Heartland health officials work to vaccinate minority residents

Heartland health officials work to vaccinate minority residents

CAPE GIRARDEAU, Mo. (KFVS) - Three out of ten people in Cape Girardeau have already received one shot according the Cape Girardeau County Public Health Center. Now, they are attempting to reach minority residents in the county who may not be getting the message of the importance of the vaccine.

“The benefits far outweigh the risks,” Linda Adkisson, a nurse for the Cape Girardeau County Public Health Center, said.

Today they partnered with the Salvation Army to administer the Johnson & Johnson COVID-19 vaccine, along with upcoming ones in effort to get more minorities vaccinated.

“It’s a single dose, its one time so you don’t have to worry about coming back in two weeks or four weeks for the second immunization,” Adkisson said.

Matt Degonia, with the Salvation army in Cape Girardeau, said this one-time vaccine will make it easier for those who live in South Cape to access,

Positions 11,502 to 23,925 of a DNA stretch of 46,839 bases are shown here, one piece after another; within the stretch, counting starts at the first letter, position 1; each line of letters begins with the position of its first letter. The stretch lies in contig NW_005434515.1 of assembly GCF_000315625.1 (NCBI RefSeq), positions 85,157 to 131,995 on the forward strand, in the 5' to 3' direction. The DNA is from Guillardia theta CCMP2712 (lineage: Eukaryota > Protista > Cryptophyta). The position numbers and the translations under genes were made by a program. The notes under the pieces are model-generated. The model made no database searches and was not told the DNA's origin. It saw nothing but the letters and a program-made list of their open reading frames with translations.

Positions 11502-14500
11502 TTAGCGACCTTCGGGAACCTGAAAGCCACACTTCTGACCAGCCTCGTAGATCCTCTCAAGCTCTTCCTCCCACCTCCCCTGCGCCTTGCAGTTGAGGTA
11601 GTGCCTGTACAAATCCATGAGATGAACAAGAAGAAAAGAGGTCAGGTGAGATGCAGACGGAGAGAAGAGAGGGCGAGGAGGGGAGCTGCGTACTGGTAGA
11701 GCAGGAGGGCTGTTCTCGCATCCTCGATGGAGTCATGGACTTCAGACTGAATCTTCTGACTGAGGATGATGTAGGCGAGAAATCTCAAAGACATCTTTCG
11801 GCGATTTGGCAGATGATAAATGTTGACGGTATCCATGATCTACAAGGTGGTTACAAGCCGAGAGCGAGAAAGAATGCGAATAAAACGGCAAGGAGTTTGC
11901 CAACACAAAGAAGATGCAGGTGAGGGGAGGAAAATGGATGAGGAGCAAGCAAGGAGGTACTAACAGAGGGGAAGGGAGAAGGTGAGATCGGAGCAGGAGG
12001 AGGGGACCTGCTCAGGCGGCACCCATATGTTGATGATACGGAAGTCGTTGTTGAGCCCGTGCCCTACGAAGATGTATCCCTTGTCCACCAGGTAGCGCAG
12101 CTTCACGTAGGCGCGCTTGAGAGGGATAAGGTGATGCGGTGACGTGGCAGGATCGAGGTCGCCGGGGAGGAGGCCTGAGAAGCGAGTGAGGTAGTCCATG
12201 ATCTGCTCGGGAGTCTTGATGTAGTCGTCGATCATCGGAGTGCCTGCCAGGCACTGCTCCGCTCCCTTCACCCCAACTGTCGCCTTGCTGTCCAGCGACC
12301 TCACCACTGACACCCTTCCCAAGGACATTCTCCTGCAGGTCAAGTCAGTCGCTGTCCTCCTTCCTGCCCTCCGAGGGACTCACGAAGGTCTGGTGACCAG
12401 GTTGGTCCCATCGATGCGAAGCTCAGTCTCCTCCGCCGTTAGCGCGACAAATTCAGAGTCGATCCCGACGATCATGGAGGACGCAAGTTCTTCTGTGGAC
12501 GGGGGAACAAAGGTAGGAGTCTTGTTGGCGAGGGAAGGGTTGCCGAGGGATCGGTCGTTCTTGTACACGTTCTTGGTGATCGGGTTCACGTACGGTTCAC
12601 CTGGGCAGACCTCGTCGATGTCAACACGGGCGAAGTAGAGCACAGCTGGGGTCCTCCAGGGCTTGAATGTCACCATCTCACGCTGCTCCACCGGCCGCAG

“We wanted to focus on the people that are here in South Cape that might have a hard time getting other places in the area to get a vaccine,” Degonia said.

He said it’s important for minorities to see others who look like them receive the vaccine.

“They see, these people look just like me they got a vaccine and so I think I can go get it as well,” Degonia said.

Renita Green, pastor of St. James AME Church in Cape Girardeau, said lack of access is not the only reason minorities are not getting the vaccine, but also a history of distrust in the medical field.

“If you only have the health department that wants you the get the vaccine, or the state that wants you to get the vaccine and that’s your only source, and you don’t trust the state, it’s like the information is lack of what people would consider credible information,” Green said.

She said she seen more acceptance in her congregation, but she wants people to know they still have a choice,

“While we want to give the best information that we have, we want to honor people’s health care decision no matter what those are,” Green said.

“I just want people to avoid that fear of getting the shot. That we now know that hundreds of thousands of people across the world have been immunized,” Adkisson said.

The Public Health Center will host its next vaccine clinic on April 18, at St. James AME church.

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